A Method for Taking Action and Executing Ideas

Taking ActionHave you ever had an idea for a new product, business or book? I think most of us have at some point. The real question is; what did you do next?

 

Ideas are Easy, Executing is Hard

It’s possible that you transformed your idea into an outcome by completing the project you had initially envisioned. Unfortunately, there’s a better chance that you scribbled your idea down someplace and never revisited it, you never took action. Following through on an idea and actually producing something new is incredibly difficult.

Thinking up new ideas and starting new projects is exciting. That’s why there is no shortage of brainstorming sessions. But, what happens to all of the grand ideas that come up during a meeting? They escape. You lose focus and fall back into a reactionary workflow – tackling every little task that pops up – instead of advancing your idea.

If you don’t have a process for capturing and cultivating ideas they will continue to escape you. Your creativity and productivity will continue to suffer. Sure, you might be completing tasks before their deadline, but imagine how much more effective you would be if you could identify new ideas; then organize, prioritize, manage and execute them.

 

How to Make Ideas Happen

Fortunately for us, Scott Belsky – the founder of Behance.com – created a process for capitalizing on our ideas which he reveals in his book; Making Ideas Happen.

The premise of this book is that ideas do not happen by themselves, in a moment of inspiration or by accident. Instead, the most creative and productive individuals among us have a process for transforming ideas into action, then following through to the finished products.

It’s not that our ideas aren’t good enough; it’s just that we have no process for managing our workflow. We don’t know how to go from inspiration to execution. It’s as though we expect our ideas to bring themselves to life. When, in reality, it’s our responsibility to make our ideas happen.

 

The Action Method

The process Belsky lays out for making ideas happen is action-centered project management. Most people, entrepreneurs and artist alike, are weary of any process that might stifle their creativity. They feel as though they need to remain open to inspiration, in tune with their instincts and receptive to new ideas. As a result, most go through fits of activity and lulls of idleness.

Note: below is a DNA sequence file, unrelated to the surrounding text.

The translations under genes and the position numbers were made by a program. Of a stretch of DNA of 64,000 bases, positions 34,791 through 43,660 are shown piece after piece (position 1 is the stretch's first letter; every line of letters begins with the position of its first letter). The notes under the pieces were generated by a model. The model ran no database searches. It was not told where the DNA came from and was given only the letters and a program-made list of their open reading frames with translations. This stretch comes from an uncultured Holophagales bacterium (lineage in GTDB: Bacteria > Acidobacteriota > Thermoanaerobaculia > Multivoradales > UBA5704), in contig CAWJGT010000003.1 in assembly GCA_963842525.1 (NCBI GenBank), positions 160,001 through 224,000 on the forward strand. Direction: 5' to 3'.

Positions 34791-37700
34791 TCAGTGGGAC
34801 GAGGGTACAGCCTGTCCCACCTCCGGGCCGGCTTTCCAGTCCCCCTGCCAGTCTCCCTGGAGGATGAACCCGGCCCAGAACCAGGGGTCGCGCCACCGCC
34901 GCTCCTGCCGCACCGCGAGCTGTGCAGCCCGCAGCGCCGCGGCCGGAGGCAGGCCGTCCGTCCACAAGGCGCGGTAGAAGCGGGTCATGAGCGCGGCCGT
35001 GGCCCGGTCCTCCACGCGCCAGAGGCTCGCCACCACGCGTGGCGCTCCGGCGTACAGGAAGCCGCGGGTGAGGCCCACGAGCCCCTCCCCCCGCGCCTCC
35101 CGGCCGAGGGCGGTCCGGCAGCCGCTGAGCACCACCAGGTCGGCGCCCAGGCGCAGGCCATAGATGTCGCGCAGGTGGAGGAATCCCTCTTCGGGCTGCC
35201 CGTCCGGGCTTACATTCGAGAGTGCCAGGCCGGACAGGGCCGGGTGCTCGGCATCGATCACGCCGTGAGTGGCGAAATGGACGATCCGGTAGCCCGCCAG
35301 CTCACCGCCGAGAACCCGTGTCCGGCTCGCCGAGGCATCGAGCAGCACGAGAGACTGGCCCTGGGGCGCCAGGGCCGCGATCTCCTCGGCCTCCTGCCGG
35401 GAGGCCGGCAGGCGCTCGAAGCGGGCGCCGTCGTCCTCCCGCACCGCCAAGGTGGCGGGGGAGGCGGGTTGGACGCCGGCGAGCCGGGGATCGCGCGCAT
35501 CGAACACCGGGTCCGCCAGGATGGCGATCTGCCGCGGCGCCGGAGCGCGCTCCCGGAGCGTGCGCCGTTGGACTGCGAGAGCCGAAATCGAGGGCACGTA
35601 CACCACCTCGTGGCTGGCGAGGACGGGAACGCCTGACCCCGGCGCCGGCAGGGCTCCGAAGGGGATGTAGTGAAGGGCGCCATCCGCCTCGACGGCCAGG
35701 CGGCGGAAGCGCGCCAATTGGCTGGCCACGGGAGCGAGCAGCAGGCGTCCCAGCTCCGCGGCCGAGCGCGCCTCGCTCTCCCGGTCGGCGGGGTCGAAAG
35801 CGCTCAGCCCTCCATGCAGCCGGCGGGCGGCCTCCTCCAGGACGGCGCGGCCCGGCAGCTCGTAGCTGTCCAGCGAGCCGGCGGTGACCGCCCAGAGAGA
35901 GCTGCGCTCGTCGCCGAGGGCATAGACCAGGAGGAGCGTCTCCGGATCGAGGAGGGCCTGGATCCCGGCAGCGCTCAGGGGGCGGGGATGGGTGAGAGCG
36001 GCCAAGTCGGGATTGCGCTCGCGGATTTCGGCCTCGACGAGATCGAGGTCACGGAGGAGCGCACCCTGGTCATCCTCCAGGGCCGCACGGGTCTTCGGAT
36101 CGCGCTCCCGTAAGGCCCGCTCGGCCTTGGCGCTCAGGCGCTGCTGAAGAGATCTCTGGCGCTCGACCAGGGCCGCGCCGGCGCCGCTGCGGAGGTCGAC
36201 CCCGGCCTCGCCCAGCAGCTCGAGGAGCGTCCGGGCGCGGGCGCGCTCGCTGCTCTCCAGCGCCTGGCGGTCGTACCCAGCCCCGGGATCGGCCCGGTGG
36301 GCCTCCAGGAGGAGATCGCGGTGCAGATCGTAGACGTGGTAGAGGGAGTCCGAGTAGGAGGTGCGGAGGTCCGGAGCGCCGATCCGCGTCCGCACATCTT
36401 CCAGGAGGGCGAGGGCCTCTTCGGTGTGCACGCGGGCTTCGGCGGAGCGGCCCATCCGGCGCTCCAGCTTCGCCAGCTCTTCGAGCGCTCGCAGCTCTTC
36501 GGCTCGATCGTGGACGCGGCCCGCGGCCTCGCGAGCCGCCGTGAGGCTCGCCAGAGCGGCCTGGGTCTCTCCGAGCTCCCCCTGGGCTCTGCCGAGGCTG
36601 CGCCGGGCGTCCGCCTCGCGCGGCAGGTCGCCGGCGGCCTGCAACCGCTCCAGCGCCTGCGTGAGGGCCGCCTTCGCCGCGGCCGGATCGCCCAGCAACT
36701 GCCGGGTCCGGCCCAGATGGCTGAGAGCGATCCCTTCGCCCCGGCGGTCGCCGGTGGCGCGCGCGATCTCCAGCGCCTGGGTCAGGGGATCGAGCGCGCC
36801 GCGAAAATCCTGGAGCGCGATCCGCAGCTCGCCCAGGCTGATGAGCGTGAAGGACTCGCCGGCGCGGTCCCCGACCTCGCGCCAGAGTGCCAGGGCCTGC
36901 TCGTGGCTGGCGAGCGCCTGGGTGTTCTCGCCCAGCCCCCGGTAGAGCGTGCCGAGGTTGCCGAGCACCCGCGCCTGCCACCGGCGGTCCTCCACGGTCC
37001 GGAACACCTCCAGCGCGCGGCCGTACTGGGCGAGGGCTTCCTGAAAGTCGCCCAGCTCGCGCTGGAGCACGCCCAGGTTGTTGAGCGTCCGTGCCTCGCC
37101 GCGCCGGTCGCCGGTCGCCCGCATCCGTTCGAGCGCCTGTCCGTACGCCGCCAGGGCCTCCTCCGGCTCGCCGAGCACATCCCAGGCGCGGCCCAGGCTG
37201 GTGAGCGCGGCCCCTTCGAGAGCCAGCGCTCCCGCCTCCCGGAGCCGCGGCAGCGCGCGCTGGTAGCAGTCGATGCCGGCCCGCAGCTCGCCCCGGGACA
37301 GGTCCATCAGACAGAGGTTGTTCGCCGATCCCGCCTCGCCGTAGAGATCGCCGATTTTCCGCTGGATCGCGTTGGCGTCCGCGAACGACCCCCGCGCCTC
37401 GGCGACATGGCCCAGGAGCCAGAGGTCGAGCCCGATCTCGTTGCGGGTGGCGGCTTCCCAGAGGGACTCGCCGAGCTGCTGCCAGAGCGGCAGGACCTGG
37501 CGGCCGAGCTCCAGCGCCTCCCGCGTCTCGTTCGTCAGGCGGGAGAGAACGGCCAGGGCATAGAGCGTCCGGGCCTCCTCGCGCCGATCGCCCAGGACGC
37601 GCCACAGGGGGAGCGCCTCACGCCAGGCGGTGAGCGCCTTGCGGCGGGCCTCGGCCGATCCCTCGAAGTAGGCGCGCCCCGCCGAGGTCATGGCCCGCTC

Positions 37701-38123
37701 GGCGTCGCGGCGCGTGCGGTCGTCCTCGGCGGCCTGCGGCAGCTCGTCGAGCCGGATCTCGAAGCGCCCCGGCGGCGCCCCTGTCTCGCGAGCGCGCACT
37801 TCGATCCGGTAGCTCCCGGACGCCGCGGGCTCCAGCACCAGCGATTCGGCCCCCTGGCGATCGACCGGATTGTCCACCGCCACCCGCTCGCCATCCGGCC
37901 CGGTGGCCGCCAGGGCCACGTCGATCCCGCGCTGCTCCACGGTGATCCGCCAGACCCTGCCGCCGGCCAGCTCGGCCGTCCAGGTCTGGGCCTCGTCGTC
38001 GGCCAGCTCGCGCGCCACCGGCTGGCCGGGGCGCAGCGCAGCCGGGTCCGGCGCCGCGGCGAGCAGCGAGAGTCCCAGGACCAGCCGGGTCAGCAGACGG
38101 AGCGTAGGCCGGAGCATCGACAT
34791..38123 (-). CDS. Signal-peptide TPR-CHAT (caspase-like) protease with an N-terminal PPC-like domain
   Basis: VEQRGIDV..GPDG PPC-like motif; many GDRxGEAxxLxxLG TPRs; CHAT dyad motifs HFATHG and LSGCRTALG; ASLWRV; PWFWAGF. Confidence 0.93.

The solution, as identified by Belsky, is to recognize that “every idea is associated with a project” and “every project revolves around ideas that you want to push into action.” Thus, the trick to being more creative, productive and ultimately more successful is enacting a process for managing all of our projects.

Belsky’s Action Method includes three main elements: Action Steps, Backburner Items and References.

Action Steps

These are the specific tasks that propel your project forward. They are also the most important component of getting things done.

After identifying an idea, create your Action Steps. The best Action Steps are clear and concise, never vague or complicated. They also start with a verb to encourage action – create a new slide for the presentation or follow-up with John about the project.

Backburner

What about all of the great ideas you come up with while working on a new project? All the ideas that are too vague or unpolished to convert into Action Stets? These will become Backburner items.

The Backburner is the list of all the ideas that might one day become projects and full-fledged Action Steps. Maintaining a backburner can be as simple as making room at the bottom of your notes or maintaining a journal of possible projects.

But, the Backburner doesn’t end there. It’s best to put all of these ideas into a central location like a folder or running file on your computer. This way you can return to them on a regular basis to decide which ideas stay, which get tossed out and which get promoted to Action Steps.

References

All of the supporting material, notes, emails and sketches associated with a project are your Reference materials.

The two most important aspects of References is our ability to organizing and maintain them. Most of the time, when we take notes or print and article, we place it on our desk and never revisit it. Don’t be a packrat. Keep your workplace free of clutter and prevent the chaos that is sure to ensure by creating a filing system for References. Belsky suggests filing References chronologically, or placing them in the folder for a current project along with the Action Steps.

 

Take Away

Don’t become consumed by the cycle of brainstorming and then bailing on new ideas. Instead, use the Action Method to develop a process for cultivating ideas you have already conceived. If you’re willing to organize your workflow you’ll be able to spot new opportunities, pursue them with action and execute more effectively.

What is your most successful method for spotting and managing new ideas? Share your tips so we can all make our ideas happen!

About Joe Vennare

Joe is the co-founder of Hybrid Athlete where he writes, instructs and speaks about all things fitness. But, there’s more to him than just exercise, so he moonlights as a writer, bookworm and self-professed knowledge addict. For more, follow his business and fitness escapades on Twitter, @JoeVennare

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